Often referred to as 'old Bali', East Bali is a beautiful area brimming with some of Indonesia's finest temples, sweeping bays, volcanoes, palaces, rice paddies and ruins; not to mention the special villages where crafts lost to the rest of the island are still practised. The last Raja of Karangasem built his water palaces here, known as Tirtagangga, which have now become an atmospheric public bathing area. A grand floating ruin named Ujung manages to convey the extravagant sweep of kingly ambition to this day.
Royalty aside, East Bali is packed with villages whose way of life has changed little over the centuries. None is more rooted in the past, however, than the closed religious community of Tenganan. While most of Bali embraced and reinterpreted Hinduism over the centuries, Tenganan has tenaciously held on to its beliefs in its own divine origin. In this tiny society clothing has always been central to ritual. Today, families still painstakingly fashion geringsing or double ikat cloth, a fabric and weave which can only found elsewhere in Gujarat, India.
The country’s highest volcano Gunung Agung stands proud in Manggis. This landmark is revered by the Balinese as a home of the Gods, as well as a replica of Mount Meru, the central axis of the universe. One legend holds that the mountain is a fragment of Meru brought to Bali by the first Hindus. On the western slope of Gunung Agung lies the Besakih Temple, the island's 'Mother Temple', which is renowned as the largest and most important temple on the island.
East Bali is also home to some of Bali's best snorkelling and dive sites in Amed and Padangbai that burst with tropical fish and coral, including the celebrated site of Tulamben where the wreck of the Liberty, a US Army Transport ship torpedoed by a Japanese submarine in 1942, lies just off shore. Manggis and Sanur have some great little beaches and secluded bays that look out towards the neighbouring island Lombok. The views here provide perfect panoramas at daybreak or dusk as the sun floods the iridescent sea with its bright colours.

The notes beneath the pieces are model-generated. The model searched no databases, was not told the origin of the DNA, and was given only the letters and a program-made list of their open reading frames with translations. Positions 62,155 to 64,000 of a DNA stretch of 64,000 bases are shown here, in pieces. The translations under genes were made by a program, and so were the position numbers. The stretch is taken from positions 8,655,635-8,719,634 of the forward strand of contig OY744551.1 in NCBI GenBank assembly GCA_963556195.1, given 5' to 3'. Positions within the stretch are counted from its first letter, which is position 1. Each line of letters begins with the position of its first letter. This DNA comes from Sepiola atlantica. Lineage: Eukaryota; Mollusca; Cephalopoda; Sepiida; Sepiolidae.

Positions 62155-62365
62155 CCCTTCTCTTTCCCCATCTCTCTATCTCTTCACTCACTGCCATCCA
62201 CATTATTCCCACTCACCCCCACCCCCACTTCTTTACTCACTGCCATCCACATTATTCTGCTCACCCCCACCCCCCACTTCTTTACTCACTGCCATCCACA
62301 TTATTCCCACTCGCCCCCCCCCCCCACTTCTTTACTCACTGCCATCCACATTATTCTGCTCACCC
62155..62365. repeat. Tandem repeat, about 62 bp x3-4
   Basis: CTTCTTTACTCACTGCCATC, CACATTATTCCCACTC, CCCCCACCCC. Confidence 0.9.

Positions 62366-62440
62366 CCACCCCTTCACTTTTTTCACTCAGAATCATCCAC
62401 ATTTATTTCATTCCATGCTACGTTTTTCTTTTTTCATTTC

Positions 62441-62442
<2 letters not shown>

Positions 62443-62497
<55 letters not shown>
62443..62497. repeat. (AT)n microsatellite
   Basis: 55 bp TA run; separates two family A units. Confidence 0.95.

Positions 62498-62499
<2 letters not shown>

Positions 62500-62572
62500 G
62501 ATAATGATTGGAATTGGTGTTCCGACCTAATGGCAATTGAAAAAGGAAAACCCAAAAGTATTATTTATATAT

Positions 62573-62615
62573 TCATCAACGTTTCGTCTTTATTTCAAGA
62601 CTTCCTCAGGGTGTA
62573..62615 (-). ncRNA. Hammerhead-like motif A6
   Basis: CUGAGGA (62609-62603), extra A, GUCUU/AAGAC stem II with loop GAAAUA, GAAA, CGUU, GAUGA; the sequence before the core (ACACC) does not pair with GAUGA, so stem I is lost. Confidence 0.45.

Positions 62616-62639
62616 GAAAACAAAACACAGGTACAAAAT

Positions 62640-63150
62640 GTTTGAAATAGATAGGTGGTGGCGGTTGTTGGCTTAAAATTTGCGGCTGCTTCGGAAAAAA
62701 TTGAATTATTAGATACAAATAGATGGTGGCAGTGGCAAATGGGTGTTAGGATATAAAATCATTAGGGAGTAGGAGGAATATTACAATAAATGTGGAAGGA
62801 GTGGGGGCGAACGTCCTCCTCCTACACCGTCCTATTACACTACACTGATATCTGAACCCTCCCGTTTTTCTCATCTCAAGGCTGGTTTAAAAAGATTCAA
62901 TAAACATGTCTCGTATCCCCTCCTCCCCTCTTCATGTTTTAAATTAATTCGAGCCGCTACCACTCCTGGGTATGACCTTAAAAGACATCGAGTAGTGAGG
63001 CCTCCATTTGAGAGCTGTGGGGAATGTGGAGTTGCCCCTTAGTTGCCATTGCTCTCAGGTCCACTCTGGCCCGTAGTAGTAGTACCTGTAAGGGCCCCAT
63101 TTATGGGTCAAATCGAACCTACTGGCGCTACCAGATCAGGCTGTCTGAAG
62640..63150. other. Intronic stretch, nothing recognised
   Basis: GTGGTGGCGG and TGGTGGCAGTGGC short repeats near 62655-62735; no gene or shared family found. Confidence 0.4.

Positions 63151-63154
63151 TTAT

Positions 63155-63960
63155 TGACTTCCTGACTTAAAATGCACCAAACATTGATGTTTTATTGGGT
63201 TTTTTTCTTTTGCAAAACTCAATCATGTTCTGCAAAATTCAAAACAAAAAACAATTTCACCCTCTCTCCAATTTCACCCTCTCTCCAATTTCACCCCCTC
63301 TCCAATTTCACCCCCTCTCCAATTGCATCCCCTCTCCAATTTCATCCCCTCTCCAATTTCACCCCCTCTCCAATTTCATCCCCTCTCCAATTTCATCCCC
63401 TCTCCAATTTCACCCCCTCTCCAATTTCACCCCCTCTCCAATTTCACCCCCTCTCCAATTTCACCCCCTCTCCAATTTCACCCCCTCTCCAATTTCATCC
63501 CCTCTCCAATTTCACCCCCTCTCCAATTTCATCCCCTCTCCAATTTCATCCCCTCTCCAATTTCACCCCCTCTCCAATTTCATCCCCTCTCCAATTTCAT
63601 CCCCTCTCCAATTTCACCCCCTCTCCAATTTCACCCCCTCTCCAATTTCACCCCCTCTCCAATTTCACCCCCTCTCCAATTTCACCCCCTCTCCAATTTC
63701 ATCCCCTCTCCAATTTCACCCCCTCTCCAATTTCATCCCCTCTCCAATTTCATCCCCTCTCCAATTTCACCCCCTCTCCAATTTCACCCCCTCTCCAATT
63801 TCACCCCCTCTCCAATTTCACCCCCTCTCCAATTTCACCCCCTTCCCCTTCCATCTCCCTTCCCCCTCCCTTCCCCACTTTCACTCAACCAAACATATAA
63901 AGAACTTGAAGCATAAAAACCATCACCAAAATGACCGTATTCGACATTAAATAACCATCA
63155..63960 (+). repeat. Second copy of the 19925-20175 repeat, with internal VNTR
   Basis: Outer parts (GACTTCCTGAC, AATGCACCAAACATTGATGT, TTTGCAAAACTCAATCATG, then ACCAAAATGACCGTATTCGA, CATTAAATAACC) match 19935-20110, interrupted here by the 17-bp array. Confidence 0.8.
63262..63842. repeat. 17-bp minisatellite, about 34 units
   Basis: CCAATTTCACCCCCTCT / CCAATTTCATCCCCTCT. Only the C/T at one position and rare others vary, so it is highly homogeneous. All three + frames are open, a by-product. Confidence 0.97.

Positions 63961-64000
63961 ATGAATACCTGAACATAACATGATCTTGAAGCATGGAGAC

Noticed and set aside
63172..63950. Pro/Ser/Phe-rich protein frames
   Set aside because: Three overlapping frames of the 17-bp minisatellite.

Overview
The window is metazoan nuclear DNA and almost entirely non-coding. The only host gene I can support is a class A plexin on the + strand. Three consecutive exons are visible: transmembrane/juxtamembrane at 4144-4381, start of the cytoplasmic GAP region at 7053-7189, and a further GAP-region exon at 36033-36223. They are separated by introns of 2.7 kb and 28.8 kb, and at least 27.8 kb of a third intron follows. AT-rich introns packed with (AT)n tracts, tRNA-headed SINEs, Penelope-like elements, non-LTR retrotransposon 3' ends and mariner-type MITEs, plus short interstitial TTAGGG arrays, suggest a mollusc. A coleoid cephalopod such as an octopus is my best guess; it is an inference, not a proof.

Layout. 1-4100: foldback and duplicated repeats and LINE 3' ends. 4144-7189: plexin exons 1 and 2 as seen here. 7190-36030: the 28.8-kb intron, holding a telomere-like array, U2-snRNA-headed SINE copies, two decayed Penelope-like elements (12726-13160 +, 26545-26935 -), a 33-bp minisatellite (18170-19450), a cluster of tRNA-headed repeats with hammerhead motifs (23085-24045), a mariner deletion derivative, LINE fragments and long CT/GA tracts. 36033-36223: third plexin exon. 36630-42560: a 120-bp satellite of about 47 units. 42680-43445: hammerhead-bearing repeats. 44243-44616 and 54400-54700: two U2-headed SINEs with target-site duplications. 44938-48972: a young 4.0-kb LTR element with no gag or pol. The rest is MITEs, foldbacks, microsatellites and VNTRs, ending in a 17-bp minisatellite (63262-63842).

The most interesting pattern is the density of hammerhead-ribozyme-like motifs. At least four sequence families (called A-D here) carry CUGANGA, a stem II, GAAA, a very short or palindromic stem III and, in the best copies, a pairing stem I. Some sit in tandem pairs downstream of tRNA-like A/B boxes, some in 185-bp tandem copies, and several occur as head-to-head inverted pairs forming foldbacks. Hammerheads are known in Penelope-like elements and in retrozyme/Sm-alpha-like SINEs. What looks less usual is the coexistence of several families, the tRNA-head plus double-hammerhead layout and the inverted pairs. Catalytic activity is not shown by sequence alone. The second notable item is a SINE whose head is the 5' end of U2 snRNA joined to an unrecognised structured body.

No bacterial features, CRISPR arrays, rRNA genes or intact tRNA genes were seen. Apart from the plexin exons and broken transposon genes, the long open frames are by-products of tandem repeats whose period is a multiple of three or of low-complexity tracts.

As it is a quieter spot that the much-loved and arguably over-hyped parts of Indonesia, Manggis is a good choice for both families and couples alike. This region is an ideal base from which to discover the cultural diversity and rich history of Bali, where religion is an intrinsic part of everyday life. Witness the emphasis on faith by attending lively festivals or simply watching locals make their colourful daily offerings of flower garlands to the Gods.
East Bali offers a wide range of luxury accommodation too, so is sure to be a comfortable as well as memorable stay. Amankila completely steals the show for us, for this sleek property is complete with Aman’s signature outstanding service and breathtaking unspoilt views. Its impressive three-tier infinity pool is a huge plus as not only is it the prime spot for a cooling dip, but it also looks out on to the expansive seascape at a 180-degree angle – making for a phenomenal view.
Features in the following itineraries
There are no foreign lands. It is the traveller only who is foreign.
Robert Louis Stevenson
- Mr David Wallace, North India
- Anonymous, India
- Mr Richard Stoughton, Sri Lanka
- Leslie Siben, India
- Matthew Nicklin, North India
- Mr & Mrs Manson, North India
- Matthew Annable, Rajasthan, India
- Mr Geoffrey Johnson, India
- Jaime Benitez, South India
- Krista Weir, Sri Lanka